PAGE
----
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This session is about the implication for entrepreneurship of the ongoing revolution in human longevity in many developed countries—that is, the aging population. Europe is the oldest region in world and has ”the most aged population of older persons, with people aged 80 years or over accounting for nearly one in five of those aged 60 years or over in the region” (United Nation, 2015: 20).  The aging population presents new challenges and, simultaneously, novel opportunities for entrepreneurship and entrepreneurship research.                       

One critical aspect is that the aging population is changing who the entrepreneur is.  Studies confirm an inverted U-shaped relationship between age and entrepreneurship. As already noted, many developed countries are facing an increasing share of elderly individuals. Hence, a smaller labour force must carry the burden and support a larger number of individuals. Thus, from a policy perspective, it is important to discuss possibilities of extending the work careers of the ageing work force. Late-career transitions to entrepreneurship is one promising way to address some of the challenges of an ageing population. An increasingly large share of individuals are transitioning into entrepreneurship at older age (Brown, 2003). Thus, there is reason to question the conventional wisdom that entrepreneurial activity declines with age. We claim that it is becoming increasingly important to understand the transitions between employment, unemployment, retirement, and entrepreneurship among the elderly in a time when the number of healthy older people with improved life expectancy is rapidly increasing.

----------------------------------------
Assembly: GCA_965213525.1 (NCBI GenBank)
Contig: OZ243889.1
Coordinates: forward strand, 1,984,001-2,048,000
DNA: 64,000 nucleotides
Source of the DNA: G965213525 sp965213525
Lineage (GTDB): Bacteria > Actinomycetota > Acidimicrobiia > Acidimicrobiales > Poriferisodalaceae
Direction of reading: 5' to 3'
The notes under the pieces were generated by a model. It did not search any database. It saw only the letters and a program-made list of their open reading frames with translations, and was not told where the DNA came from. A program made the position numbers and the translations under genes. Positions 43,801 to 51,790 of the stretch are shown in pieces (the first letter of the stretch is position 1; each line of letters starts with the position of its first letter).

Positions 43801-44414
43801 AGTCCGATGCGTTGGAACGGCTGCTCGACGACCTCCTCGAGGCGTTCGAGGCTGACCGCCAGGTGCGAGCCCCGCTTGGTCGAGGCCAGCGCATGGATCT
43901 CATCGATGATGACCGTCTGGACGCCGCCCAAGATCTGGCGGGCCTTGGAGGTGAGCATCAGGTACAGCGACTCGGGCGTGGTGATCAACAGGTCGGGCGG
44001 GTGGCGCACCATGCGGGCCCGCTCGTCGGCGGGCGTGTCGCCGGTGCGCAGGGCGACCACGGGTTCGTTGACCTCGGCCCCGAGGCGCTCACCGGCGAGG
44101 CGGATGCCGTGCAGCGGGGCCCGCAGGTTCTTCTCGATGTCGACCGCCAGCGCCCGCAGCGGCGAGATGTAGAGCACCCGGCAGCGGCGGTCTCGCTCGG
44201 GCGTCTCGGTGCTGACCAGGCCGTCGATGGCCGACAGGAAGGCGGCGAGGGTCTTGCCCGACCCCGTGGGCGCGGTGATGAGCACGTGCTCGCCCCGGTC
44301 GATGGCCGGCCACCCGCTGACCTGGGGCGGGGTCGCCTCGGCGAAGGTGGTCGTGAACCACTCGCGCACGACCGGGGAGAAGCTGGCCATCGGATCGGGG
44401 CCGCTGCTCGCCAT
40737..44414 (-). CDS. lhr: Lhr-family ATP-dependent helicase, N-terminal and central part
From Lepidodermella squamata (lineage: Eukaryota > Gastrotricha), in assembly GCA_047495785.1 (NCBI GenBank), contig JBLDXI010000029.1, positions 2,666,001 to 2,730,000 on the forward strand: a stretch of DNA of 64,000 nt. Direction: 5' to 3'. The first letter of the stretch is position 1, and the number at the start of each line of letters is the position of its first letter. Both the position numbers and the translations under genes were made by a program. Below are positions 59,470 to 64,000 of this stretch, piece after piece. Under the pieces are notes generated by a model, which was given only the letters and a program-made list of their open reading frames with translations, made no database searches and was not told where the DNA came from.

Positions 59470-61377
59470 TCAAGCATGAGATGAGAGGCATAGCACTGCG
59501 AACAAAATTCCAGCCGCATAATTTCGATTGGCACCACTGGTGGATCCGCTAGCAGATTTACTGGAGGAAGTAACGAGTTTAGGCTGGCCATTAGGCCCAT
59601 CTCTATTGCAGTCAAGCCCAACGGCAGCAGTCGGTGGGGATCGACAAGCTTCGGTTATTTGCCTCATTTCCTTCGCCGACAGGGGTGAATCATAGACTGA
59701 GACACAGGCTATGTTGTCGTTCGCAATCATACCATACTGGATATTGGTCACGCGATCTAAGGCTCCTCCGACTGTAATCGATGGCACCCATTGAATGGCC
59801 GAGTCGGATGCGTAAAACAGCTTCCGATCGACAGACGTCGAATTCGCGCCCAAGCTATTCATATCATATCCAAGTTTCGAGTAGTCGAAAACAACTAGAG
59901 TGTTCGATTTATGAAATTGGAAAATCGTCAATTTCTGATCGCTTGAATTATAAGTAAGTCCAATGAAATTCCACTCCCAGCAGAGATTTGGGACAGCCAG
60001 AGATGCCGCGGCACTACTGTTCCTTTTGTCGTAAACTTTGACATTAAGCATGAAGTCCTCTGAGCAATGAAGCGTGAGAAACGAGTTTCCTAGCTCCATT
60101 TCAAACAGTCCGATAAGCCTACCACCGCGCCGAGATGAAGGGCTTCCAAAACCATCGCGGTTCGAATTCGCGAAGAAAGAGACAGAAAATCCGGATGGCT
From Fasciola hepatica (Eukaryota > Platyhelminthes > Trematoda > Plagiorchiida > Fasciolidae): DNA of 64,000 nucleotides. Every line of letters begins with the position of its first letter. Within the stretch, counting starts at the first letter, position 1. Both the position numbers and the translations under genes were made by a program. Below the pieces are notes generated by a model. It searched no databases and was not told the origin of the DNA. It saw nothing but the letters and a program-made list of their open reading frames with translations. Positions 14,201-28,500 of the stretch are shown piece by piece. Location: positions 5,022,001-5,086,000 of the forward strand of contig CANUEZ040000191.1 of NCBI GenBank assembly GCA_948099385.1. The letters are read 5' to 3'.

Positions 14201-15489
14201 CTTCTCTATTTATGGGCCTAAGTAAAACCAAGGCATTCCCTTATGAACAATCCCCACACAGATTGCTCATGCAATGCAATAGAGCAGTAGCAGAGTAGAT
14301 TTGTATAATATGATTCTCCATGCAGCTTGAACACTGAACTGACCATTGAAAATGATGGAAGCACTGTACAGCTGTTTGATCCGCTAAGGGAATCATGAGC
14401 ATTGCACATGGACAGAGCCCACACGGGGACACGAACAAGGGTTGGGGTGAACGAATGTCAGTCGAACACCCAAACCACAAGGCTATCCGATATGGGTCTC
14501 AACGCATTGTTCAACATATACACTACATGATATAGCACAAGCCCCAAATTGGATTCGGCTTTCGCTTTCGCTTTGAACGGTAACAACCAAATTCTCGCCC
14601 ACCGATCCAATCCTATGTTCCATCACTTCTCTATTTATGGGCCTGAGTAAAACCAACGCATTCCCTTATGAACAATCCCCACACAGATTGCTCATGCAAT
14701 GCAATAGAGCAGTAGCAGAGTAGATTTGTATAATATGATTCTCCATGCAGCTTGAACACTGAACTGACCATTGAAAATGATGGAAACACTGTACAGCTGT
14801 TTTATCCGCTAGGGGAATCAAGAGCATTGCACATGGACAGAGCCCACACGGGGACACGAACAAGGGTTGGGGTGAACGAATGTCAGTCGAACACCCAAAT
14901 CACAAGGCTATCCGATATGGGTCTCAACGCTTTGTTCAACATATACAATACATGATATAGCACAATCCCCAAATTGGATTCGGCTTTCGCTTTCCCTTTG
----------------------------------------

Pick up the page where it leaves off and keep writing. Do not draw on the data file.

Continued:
The aging population also changes the needs that can addressed by entrepreneurship. Aging population creates new demands connected to health care (e.g. services to the aged population), changes in family structure and planning, and education (e.g. long-life learning). Thus, there are research opportunities to investigate whether and how entrepreneurship may help to address these demands.

Overall, we notice an increased interest among researchers in the relationship between aging population and entrepreneurship, many questions are yet unanswered.”


Chairs
: Mikaela Backman, Jönköping international Business School, Sweden, mikaela.backman@ju.se & Johannes Hagen, Jönköping international Business School, Sweden.

Updated by Rebecca Olsson